In a restful global economic climate, credit pipelining in foreign currency especially USD was never any serious problem. However, when economic crisis swept over the world which stagnated flow of USD, traffic flow of foreign currency was just as jammed.
The effect of global crisis was starting to be visible in the performance of Quarter II – 2012 in the banking sector at home. Flow of foreign currency was not as smooth as it used to be. This was the impact of bank’s policy who were being more selective about applicant debtors; banks were also reserving more foreign currency to safeguard their liquidity.
To illustrate: Bank Mandiri, who by June of 2012 last booked increasing forex credit by 8% to become Rp 43 trillion. Over the same period the previous year forex credit grew by 10%. The management of Bank Mandiri deliberately put brakes on giving forex credit due to restricted liquidity of forex. Until June 2012, demand for third party fund of forex only grew by 8.1% to become Rp 59 trillion.
Downturn of foreign currency credit was in parallel with pipelining of corporate credit. Over the same period, this type of credit only grew by 23.9%. Predictably the reduced foreign exchange credit was only applied on credit which were not export oriented. Meanwhile credit for export remained to be given as long as the export commodity was exported and debtor received their income in USD.
It was reported that having pocketed loan from the Standard Chartered Bank Singapore amounting to USD 250 million, Bank Mandiri was again ready to pump out forex credit above 10% till end of 2012. Moreover if obtained loan could reached USD 450 million, the forex credit could grow even higher.
Bank Mandiri’s sister company, Bank BNI, also posted downturn in forex credit. While it grew by 15% in quarter II, now it only posted 13% growth. Downturn of forex credit was mainly happening in the oil-gas sector. This was related to price of oil-gas which dropped due to crisis effect in Europe.
Up to July 2012 last, forex credit provided by Bank BNI was posted at Rp 179 billion, up by 17% against previous period of Rp 152 billion. The bank that bore the logo of 46 predicted that pipelining of forex credit would be more stable provided that the crisis turbulence in America and Europe had subsided.
What was done by the two BUMN was the right strategy. For the sake of managing cases of non performing loans, companies must be selective in channeling forex credit. For example, only companies whose income was in USD like vendors and oil-gas producers. Hence the loss potential from forex loss could be avoided.
Banks were not supposed to force themselves to pipeline forex credit to debtors who sold their products in domestic market, Considering the possibility of forex loss. If debitor’s products were marketed at home, it was advisable for them to be giveb credit Facilities in Rupiah.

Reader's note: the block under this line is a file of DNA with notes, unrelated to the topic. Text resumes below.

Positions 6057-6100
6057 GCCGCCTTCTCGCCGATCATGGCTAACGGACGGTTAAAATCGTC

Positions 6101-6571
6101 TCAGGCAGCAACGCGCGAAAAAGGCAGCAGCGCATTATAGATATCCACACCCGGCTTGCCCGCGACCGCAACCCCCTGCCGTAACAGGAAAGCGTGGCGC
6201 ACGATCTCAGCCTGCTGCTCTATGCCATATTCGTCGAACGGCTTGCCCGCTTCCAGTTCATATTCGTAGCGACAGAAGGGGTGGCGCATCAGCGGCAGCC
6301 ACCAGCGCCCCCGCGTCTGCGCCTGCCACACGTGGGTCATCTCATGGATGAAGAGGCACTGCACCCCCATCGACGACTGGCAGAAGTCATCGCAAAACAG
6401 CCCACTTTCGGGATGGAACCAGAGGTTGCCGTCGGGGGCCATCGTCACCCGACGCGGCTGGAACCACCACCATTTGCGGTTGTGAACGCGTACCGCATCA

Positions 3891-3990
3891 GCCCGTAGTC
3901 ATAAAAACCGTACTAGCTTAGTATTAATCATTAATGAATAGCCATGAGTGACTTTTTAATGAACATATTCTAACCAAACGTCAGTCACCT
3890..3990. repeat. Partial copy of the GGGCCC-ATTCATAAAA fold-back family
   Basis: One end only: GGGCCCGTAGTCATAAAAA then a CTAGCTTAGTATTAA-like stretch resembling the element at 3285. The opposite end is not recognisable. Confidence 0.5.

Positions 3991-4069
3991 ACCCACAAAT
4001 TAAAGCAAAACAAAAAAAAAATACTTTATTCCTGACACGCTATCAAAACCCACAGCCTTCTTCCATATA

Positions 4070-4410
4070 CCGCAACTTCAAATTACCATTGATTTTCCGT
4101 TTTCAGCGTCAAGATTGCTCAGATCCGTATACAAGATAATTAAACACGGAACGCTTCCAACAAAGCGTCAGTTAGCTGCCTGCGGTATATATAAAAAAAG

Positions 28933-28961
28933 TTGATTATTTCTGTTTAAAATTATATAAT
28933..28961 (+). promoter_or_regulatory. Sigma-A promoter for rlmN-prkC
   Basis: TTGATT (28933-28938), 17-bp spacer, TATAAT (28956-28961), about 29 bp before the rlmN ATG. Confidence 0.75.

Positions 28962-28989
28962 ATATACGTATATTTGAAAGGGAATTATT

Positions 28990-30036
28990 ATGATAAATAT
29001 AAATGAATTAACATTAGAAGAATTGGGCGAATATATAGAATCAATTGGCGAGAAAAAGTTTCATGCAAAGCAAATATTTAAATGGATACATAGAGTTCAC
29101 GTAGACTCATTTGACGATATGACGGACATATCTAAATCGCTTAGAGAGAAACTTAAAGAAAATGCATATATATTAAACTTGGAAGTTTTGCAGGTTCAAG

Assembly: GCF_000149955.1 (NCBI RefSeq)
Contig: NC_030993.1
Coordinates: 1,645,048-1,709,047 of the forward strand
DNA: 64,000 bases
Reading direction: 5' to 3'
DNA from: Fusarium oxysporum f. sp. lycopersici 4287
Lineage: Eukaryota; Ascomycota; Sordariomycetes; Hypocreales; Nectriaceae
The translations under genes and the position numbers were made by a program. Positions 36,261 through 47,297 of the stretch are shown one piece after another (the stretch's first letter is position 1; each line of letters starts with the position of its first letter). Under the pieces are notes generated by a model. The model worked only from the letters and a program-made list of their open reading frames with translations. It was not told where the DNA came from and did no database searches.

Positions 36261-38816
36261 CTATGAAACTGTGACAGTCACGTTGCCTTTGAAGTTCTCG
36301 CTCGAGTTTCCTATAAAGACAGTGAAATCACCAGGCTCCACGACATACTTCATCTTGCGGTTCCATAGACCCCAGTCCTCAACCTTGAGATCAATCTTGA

Under certain circumstances, banks could give recommendation or input to debitors who had forex credit to convert them into Rupiah credit. This was done to protect debirors from loss and also to safe banks from the risk of non performing loan.
Previously, to compensate release of new forex credit, Bank BNI jacked up pipelining of credit in Rupiah denomination, BNI planned to increase credit flow to eight industrial sectors, among others: agribusiness, construction, communication, electricity, mining, oil-gas, consumer goods and retail.
Although upper strata banks were putting brakes on forex credit, it did not mean forex liquidity was ignored just like that. To banks, liquidity was the lifeblood of a bank that enlivened bank’s operations which made them ready to face any circumstance.
To strengthen forex liquidity, in Semester I – 2012 Bank BNI had released global bonds worth USD 500 million for a period of 5 year. Furthermore Third Party Fund (DPK) of forex also rose by 21%. This foreign currency liquidity was readied to meet customers need and debitors who might at anytime needed foreign currency for overseas payments.
Either customers or private debitors of State Owned Companies (BUMN) who were partners of BUMN must fulfil their forex obligation, like Pertamina. This company who was being active in oil industry could at anytime have the obligation to pay for their import need of oil to the Singaporean oil market.
Hence the banks which were Pertamina’s partners must be able to fulfill. In order to fulfill, banks must know the payment schedule of Pertamina’s forex payment obligation. If banks had no possession of forex reserves in sufficient quantity, they should obtain forex of the public or other financial institutions, especially who had prepared credit line or market line in USD.
Today as export activities tend to weaken, demand for credit in foreign currency tend to lessen as well. So banks did not have to be persistent in channeling forex credit. It would be better if the available forex liquidity be managed well to anticipate possible future sudden soaring demand.
Business News - August 8, 2012